“Surrey has big aspirations,” according to Scott Groves, who oversees the design, construction, and operations of all civic facilities in Surrey. The burgeoning metropolis, located between the Fraser River and the Canada – United States border, is now the province’s fastest-growing city.
Once considered a suburb, Surrey is now arguably the region’s emerging second downtown: its population of over half a million is growing at twice the rate of Vancouver’s, and is set to eclipse it by 2030 to make Surrey the largest city in the province.
“Surrey is a diverse city that speaks over a hundred different languages. We want to connect our citizens, share our cultures, and break down barriers,” Groves says.
Within the last decade, the City of Surrey has made significant investments in civic and community buildings, many of which not only incorporate wood and mass timber, but represent boundary-pushing, world-class architecture. This is thanks in part to a Wood First Policy that the City adopted in 2010, which recognizes wood’s social, environmental, and economic benefits, and makes it the material of choice for public buildings.
This 8,825-square-metre aquatic centre in the heart of Surrey looks ready to take flight, with catenary, undulating, glue-laminated timber cables that swoop skyward.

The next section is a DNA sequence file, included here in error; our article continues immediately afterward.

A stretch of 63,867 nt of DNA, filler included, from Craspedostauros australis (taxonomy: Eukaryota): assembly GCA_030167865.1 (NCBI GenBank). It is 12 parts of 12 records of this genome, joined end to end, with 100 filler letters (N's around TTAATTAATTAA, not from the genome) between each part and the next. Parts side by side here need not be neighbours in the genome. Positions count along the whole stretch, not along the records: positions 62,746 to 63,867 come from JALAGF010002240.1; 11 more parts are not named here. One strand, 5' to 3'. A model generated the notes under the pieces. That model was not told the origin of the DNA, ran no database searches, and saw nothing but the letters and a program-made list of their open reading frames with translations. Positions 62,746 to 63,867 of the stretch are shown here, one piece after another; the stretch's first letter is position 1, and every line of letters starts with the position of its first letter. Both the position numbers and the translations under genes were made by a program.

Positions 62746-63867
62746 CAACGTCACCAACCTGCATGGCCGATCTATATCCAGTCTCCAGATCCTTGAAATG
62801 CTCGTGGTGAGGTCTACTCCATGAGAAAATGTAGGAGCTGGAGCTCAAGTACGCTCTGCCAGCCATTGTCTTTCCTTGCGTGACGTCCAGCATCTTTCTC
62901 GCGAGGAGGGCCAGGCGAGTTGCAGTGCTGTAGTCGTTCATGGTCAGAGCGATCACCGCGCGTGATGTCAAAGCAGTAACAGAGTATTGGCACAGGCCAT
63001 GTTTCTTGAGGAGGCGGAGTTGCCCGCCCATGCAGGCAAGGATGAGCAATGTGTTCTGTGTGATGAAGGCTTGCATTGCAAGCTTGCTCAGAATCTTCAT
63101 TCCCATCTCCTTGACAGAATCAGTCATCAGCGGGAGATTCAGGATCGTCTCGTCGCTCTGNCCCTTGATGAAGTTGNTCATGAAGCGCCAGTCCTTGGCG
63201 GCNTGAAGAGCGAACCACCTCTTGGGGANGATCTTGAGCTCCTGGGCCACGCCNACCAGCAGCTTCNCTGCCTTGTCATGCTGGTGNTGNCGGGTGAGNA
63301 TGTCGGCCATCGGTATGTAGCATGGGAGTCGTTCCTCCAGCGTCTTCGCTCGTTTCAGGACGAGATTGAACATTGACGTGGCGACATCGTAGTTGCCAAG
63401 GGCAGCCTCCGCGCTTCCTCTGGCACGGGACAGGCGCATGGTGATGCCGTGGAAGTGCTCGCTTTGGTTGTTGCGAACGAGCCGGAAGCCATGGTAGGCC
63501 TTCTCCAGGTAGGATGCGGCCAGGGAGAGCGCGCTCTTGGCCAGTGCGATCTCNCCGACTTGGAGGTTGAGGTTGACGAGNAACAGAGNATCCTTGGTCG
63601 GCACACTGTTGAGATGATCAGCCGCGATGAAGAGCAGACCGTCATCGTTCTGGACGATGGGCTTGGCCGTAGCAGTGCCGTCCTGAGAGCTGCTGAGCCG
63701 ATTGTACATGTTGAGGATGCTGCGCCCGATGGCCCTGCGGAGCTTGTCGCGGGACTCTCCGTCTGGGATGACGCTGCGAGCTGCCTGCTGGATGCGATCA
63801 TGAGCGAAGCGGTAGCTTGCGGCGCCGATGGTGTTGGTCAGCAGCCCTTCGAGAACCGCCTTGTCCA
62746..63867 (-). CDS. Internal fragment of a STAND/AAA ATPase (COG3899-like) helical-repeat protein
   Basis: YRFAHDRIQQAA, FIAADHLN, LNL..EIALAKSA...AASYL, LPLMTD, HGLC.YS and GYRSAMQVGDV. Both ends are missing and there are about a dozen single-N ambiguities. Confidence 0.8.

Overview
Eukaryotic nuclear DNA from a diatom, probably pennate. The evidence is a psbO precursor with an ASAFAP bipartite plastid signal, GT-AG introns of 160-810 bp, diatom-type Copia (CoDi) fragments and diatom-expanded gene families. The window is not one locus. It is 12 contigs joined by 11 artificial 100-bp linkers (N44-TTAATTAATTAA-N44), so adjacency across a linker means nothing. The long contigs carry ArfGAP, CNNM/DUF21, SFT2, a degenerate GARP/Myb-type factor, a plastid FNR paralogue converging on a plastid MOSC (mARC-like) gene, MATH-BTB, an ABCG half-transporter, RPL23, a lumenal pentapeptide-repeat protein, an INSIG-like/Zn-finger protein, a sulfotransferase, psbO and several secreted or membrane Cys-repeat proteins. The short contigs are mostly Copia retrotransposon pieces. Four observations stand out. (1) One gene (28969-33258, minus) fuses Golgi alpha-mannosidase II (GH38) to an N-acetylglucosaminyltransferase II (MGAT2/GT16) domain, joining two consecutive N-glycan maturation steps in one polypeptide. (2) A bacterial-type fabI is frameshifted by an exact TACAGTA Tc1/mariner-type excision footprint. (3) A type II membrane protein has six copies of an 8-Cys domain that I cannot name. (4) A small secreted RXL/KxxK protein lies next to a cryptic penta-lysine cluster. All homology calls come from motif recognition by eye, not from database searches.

Read this interview with Scott Groves, who oversees design, construction, and operations of all civic facilities in Surrey, and find out how the province’s fastest-growing city is winning with wood.
Commercial and industrial buildings are incorporating more wood into their construction. Along with the strength needed to last in heavy duty applications, wood has its own unique advantages.
When Canada’s leading retailer of outdoor gear set out to construct a new head office, they chose wood as the primary building material for its performance, renewability, and aesthetic qualities.
Cutting-edge duo Robert Malczyk and Eric Karsh from Equilibrium Consulting Ltd. want to transform the way we think of timber
Eleven building projects have been selected as winners in a juried competition to support the design and construction of energy-efficient buildings.